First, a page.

Archive for the ‘breton culture’ Category

An nice Cornish translation here of Me zo ganet e kreiz ar mor (I was born within the sea / among the waves) original written by  Jean-Pierre Calloc’h

The Breton original can be heard sung here below.
Here’s one I just bought in from Coop Breizh that looks to be full of fascinating stuff for those interested in Brittany, Cornwall and the relations that exist between our two countries.
Here’s one I just bought in from Coop Breizh that looks to be full of fascinating stuff for those interested in Brittany, Cornwall and the relations that exist between our two countries.
For anybody interested in hearing some spoken Breton (Brezhoneg) then below you’ll find a pretty dam good example. 
Breton is the closet relative of the Cornish language and equally shares much with Welsh. I believe 80% of basic vocabulary is shared between Cornish and Breton. 
If you’d like to learn Breton then this blog has plenty of links to useful sites. Of course speaking French will help in accessing the vast majority of learning materials. However, that being said, some organisations have translated their websites into English. Equally, in my experience, the level of spoken English amongst Breton language trainers is above that of the ‘French’ average.
Finally, if you are an anglophone and you want to learn some Breton don’t hesitate to contact me for some advice.
For anybody interested in hearing some spoken Breton (Brezhoneg) then below you’ll find a pretty dam good example.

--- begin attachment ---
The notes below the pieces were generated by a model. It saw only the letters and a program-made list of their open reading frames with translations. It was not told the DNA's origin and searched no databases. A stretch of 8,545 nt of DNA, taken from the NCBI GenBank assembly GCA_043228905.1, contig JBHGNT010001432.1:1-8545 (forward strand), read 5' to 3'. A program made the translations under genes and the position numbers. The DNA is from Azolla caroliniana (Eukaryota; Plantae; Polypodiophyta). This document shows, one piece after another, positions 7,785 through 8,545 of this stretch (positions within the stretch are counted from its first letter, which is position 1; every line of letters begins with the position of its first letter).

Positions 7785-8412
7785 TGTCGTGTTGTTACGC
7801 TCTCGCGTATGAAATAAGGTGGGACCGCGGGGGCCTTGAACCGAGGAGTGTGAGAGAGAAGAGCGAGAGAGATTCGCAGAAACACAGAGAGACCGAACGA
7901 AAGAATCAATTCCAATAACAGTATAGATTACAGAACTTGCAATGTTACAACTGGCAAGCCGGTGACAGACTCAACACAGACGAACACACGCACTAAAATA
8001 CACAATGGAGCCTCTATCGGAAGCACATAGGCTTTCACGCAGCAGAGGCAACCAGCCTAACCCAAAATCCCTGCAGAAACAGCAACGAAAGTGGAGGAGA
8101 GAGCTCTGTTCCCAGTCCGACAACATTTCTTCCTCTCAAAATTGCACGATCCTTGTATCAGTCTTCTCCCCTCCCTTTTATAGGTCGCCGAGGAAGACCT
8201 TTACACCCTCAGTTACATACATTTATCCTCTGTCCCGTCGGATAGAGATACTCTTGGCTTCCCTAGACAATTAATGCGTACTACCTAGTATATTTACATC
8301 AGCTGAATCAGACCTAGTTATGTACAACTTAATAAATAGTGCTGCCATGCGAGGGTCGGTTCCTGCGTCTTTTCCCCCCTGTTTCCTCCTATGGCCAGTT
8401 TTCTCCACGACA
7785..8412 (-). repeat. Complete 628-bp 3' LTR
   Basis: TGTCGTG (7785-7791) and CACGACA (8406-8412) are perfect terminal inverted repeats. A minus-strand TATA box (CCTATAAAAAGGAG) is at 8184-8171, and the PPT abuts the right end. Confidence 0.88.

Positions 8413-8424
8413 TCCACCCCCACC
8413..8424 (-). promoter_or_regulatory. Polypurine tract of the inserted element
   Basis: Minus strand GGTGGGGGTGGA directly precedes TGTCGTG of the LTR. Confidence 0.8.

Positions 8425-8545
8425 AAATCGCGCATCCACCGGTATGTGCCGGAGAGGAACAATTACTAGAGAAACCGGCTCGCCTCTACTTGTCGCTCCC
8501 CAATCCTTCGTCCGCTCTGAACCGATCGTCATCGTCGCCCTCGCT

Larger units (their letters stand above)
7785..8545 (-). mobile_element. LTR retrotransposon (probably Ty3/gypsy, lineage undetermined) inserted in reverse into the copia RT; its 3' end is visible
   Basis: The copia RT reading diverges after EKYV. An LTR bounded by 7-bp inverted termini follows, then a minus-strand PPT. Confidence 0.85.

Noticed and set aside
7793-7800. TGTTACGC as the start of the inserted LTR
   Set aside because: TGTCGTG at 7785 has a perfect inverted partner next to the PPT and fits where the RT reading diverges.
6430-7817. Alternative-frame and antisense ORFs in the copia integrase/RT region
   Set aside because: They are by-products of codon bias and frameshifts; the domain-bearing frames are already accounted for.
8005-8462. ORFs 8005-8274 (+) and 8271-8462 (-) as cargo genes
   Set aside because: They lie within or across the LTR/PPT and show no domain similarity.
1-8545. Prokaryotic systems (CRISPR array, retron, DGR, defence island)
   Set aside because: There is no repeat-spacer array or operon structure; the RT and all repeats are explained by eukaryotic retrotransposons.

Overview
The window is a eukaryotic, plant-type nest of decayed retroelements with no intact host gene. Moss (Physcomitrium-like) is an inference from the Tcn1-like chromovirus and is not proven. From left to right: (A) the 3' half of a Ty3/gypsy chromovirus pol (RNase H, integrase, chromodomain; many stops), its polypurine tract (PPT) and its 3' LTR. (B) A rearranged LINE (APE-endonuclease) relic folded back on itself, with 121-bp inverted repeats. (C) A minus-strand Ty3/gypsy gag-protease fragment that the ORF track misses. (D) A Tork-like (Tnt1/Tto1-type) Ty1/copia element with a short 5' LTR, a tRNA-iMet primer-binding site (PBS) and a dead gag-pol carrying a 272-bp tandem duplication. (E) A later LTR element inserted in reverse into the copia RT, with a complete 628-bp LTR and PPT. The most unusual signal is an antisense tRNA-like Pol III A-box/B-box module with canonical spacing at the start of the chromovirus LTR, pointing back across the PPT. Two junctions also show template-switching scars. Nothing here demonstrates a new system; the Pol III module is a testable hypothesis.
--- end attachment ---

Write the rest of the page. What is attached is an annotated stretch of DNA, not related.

Breton is the closet relative of the Cornish language and equally shares much with Welsh. I believe 80% of basic vocabulary is shared between Cornish and Breton. 
If you’d like to learn Breton then this blog has plenty of links to useful sites. Of course speaking French will help in accessing the vast majority of learning materials. However, that being said, some organisations have translated their websites into English. Equally, in my experience, the level of spoken English amongst Breton language trainers is above that of the ‘French’ average.
Finally, if you are an anglophone and you want to learn some Breton don’t hesitate to contact me for some advice.
Now that’s multicultural for you. An interview in a national minority language (Breton) about a traditional music event with a couple of black musicians wiping the floor with the competition in the background. 
Not the kind of thing you’d find on the websites of the various antifascist yet state-nationalist organisations that seem to be two-a-penny in the UK, France, Spain etc. 
In their defence of the old imperialist states – institutionally intolerant of their original national minorities as well as any other minority group that menaces the establishments hold on power – these anti-racist organisations seem at times more part of the problem than any kind of solution.